Kobe's enduring legacy: How his greatness spawned a generation of Kobes

Kobe Bryant names

Kobe Bryant names mod art

Kobe Bryant names

On the day her youngest son was born, Rochette Wilson awoke to a big surprise.

Her husband had named their newborn baby after his favorite NBA player while she was heavily sedated because of complications during labor.

"When my wife was coherent enough to know what was going on, they bring our son in from the nursery and they're like, "Here's Kobe!" Carlos Wilson recalled with a chuckle. "She's like, 'Who?' They say, 'Kobe.' She's like, 'Who named him Kobe?' The other people in the room point at me, and she gives me this 'go-to-hell' look like I'd never seen before and I've never seen afterward. But by that point I had filled out all the paperwork, so his name was locked in."

An aspiring basketball coach who had just founded an AAU team in Texas at the time of his son's birth, Carlos had a deep appreciation for Kobe Bryant even as the 20-year-old Los Angeles Lakers phenom was just launching his NBA career. When doctors asked Carlos the name of his newborn son, he made an impulse decision to pick "Kobe" instead of one of the biblical names he and his wife had previously discussed.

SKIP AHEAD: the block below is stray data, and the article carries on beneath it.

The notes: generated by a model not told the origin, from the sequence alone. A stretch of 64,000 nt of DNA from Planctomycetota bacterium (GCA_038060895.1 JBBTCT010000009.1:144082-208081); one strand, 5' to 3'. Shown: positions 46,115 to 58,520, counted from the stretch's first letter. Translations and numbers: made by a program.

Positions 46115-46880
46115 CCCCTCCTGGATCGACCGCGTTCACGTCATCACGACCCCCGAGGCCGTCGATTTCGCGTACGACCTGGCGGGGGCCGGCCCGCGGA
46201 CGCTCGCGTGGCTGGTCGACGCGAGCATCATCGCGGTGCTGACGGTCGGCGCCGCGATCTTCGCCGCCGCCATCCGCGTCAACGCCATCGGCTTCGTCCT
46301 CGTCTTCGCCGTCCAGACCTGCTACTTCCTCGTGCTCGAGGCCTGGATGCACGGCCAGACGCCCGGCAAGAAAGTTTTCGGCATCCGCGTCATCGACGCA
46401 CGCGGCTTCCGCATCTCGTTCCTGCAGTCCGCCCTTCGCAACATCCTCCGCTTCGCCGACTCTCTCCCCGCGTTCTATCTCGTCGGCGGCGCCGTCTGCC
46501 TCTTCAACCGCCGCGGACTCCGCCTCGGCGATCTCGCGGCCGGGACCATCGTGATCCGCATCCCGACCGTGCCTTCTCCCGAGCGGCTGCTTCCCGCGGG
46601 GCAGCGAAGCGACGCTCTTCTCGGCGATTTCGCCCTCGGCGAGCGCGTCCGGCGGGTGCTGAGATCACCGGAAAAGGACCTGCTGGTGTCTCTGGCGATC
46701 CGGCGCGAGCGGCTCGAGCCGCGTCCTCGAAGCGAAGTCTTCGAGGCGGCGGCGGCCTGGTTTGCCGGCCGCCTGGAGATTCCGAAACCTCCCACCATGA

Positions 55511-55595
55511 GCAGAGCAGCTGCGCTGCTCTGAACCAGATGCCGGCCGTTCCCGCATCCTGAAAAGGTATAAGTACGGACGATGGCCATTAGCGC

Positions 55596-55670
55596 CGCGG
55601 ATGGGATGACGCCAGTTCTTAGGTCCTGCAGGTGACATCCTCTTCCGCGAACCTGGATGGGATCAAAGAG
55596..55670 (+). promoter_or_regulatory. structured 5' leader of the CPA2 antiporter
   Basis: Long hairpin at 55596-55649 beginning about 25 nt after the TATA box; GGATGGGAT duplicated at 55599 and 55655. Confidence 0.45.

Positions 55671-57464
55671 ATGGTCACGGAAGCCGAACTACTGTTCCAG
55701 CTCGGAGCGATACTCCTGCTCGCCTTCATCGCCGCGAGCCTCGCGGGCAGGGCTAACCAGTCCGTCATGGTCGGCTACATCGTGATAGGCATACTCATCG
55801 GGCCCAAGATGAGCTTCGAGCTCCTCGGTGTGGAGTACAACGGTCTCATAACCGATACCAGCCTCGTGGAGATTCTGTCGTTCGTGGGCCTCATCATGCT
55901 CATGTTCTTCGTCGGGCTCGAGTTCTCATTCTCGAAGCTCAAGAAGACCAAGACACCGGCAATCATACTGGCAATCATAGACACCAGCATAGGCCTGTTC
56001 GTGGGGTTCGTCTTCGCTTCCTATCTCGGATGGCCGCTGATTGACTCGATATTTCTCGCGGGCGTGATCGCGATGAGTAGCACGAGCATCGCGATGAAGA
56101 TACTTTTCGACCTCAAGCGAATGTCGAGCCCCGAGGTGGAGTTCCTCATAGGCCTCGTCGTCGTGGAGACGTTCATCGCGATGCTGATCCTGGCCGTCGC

Seventeen-year-old Kobe Wilson is one of more than 14,000 boys named after Bryant during his 20 years in the NBA. Those namesakes are as much a part of Bryant's legacy as his five championship rings, two Olympic gold medals and 18 All-Star appearances.

Some of the oldest of that legion of Kobes are just beginning to gain attention for basketball at the same time as Bryant is months away from retiring.

There's UCLA-bound Kobe Paras, a teenage heartthrob in his native Philippines who hopes to be the next guard named Kobe to star in Los Angeles. There's Wisconsin-bound Kobe King, a promising shooting guard whose cousin is former Fab Five member Jimmy King. And there's Arizona-bound Kobi Jordan Simmons, a McDonald's All-American named after two of the greatest players in NBA history.